What can Google do for you tommorrow?

Speculating About Gmail

Posted by michael on Monday April 05, @04:05AM
from the talk-is-cheap dept.

rjelks writes “The Register is running an article about Google’s new email service that was mentioned earlier, here. The story details the new privacy concerns about Gmail’s privacy policy and Google’s tracking habits. The policy states that Google will not guarantee the deletion of emails that are archived even if you cancel your account. ‘The contents of your Gmail account also are stored and maintained on Google servers in order to provide the service. Indeed, residual copies of email may remain on our systems, even after you have deleted them from your mailbox or after the termination of your account.'” Reader cpfeifer writes “Rich Skrenta (founder of ODP, and Topix) speculates in his blog that the real product Google is creating isn’t web search or email, but a massively scalable, distributed computing platform. ‘It’s a distributed computing platform that can manage web-scale datasets on 100,000 node server clusters. It includes a petabyte, distributed, fault tolerant filesystem, distributed RPC code, probably network shared memory and process migration. And a datacenter management system which lets a handful of ops engineers effectively run 100,000 servers.’ If he’s right, the question isn’t what product will Google announce next, but what product will they not be able to announce?”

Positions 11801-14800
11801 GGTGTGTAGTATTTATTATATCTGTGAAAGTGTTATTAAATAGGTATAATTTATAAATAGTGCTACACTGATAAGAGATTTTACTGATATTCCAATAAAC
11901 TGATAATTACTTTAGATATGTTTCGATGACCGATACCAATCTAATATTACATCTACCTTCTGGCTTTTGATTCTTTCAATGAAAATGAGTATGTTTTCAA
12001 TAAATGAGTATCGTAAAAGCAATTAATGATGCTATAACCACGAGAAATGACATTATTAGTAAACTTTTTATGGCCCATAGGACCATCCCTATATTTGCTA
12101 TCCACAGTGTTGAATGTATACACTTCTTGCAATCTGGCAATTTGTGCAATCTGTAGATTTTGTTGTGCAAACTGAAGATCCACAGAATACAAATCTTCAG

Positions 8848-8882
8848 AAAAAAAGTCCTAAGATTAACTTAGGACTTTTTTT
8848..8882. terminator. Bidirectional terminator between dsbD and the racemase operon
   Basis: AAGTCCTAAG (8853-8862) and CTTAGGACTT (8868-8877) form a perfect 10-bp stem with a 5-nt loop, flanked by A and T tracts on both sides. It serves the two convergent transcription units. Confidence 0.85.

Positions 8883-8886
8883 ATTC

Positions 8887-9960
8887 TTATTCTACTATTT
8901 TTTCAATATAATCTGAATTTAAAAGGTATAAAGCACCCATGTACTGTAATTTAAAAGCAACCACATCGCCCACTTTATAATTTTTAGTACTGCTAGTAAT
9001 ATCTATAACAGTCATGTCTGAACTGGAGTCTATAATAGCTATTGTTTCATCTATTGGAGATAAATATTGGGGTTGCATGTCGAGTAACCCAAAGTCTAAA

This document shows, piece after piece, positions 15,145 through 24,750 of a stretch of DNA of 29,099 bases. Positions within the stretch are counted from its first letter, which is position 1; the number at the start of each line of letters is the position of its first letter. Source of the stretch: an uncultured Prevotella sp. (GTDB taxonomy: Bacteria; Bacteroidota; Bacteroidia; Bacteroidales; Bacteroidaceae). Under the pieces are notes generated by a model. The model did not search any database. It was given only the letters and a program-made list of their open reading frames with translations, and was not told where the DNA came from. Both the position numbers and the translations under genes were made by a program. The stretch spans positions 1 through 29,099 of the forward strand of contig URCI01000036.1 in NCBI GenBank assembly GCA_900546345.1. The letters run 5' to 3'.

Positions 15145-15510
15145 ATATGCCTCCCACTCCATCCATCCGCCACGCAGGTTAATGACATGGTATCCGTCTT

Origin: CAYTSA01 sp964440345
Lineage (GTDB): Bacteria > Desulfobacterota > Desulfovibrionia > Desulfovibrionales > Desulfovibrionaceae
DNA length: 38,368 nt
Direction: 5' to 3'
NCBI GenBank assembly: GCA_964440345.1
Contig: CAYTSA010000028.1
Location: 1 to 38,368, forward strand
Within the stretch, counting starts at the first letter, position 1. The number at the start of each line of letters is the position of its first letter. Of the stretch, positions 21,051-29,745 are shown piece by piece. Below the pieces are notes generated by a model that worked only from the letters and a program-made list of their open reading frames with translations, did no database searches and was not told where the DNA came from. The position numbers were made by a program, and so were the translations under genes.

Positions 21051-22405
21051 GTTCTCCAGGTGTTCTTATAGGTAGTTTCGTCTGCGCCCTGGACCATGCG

Wireless Street Lamps for Traffic Monitoring – The Last Mile